I love my Gourmet Magazine! From random issues dating back to 1968 to the one I cracked open last night (March 2008); I always find a comment, recipe, or article that I enjoy. With Ruth Reichl as editor in chief the magazine has broken out of its stuffy beginnings and entered the new century.
Enough waxing poetic. This month is dedicated to rustic French cuisine with a cover photograph of three profiteroles filled with ice cream and an active shot of melted chocolate syrup oozing down. There is a fabulous menu that I want to make in its entirety.
"Spiced Orange Wine
Onion Tart with mustard and fennel
Provencal Fish Soup with Saffron Rouille
Rack of Lamb with swiss chard
Roasted Red Peppers
Roasted Garlic Souffle
Meyer Lemon Cake with Lavender Cream"
I can't think of a better way to say Vie Va La France! than with this menu.
Now I was on a roll and my eyes fell on an article about a bread making technique from Richard Bertinet a master baker from Brittany (historical home of our dog Buzz The Brittany Lightyear). This is a sweet brioche like dough that is very wet and thanks to www.gourmet.com there is a video of his kneading technique.
Wow! after purging myself of my magazines (see previous entries and pictures) I have a reason to horde another batch- Until my respect for Gourmet plummeted when I saw three disturbing recipes.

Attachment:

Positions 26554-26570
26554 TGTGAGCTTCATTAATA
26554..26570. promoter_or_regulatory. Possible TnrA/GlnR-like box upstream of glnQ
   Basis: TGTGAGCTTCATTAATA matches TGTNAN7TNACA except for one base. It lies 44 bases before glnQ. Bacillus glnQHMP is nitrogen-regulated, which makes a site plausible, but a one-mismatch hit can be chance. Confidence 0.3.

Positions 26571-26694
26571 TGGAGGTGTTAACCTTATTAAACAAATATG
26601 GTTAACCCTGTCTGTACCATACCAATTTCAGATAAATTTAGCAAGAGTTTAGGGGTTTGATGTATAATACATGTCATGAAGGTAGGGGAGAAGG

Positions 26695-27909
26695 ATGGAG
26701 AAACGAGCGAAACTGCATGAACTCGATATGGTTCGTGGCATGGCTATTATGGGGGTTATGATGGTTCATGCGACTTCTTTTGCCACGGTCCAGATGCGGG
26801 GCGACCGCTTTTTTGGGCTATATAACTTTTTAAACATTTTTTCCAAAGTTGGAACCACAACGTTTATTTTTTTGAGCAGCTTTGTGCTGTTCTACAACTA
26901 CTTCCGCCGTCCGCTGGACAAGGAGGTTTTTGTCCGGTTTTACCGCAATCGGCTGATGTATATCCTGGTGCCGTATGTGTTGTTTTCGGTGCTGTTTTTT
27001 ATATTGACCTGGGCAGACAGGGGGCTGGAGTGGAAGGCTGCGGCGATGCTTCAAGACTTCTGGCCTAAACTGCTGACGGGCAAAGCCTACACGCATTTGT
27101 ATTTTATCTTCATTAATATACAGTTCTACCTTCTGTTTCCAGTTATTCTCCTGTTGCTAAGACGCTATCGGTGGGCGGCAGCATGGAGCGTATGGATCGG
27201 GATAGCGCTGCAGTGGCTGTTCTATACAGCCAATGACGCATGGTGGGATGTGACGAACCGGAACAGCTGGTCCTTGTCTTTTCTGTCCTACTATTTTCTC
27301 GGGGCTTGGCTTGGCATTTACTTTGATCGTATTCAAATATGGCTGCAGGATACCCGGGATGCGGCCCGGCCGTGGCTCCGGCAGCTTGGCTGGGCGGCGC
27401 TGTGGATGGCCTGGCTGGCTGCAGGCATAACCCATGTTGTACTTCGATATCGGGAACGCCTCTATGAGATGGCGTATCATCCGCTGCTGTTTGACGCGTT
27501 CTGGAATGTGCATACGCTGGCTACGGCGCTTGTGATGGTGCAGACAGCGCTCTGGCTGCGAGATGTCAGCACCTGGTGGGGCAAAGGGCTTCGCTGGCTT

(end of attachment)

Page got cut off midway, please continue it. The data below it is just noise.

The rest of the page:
A Crustless Quiche- "Getting rid of the crust for this clever play on quiche Lorraine is a win-win." How cute is that! And lazy to boot! You might as well just make a Frittata and be done with it in 1/2 the time!!
Mussels and Fries with Mustard Mayonnaise- " While there's no substitute for eating a bowl of mussels on France's Atlantic coast, you'll be surprised at how easy it is to re-create this briny, aromatic dish at home." With one 15-16 oz. package of frozen french fries (cooked according to package instructions- keep warm in oven if necessary.) as the first ingredient. Nothing like a soggy institutional fry go eat with those briny bi-valves.
And the piece de resistance?
Vegetarian Cassoulet!! What were they thinking? I feel the French Revolution all over again! A rustic dish that takes 1 1/4 hour to make and serves 4-6? Julia, Louisette, Simone where are you? I leaped up and grabbed my Mastering the Art of of French Cooking volume one, page 399 and found not necessarily the definitive recipe but a recipe and its variations that embraced the true essence of the dish WITH MEAT. Another part of the cassoulet mystique that was missing from the vegetarian version (ugh) was the bread crumb cracking and basting to form a seasoned crust. The Veggies have you wielding a potato masher to smash the beans and the "Just before serving, sprinkle with garlic crumbs."
Now I will have to put on my critical cap and instead of being lulled into a food orgasm with Gourmet I'll have to have an inner dialogue with every recipe and notation. There is no reason to keep the magazines in their virginal entirety I will now slash and cut only the recipes I want.
Ahh- such is life!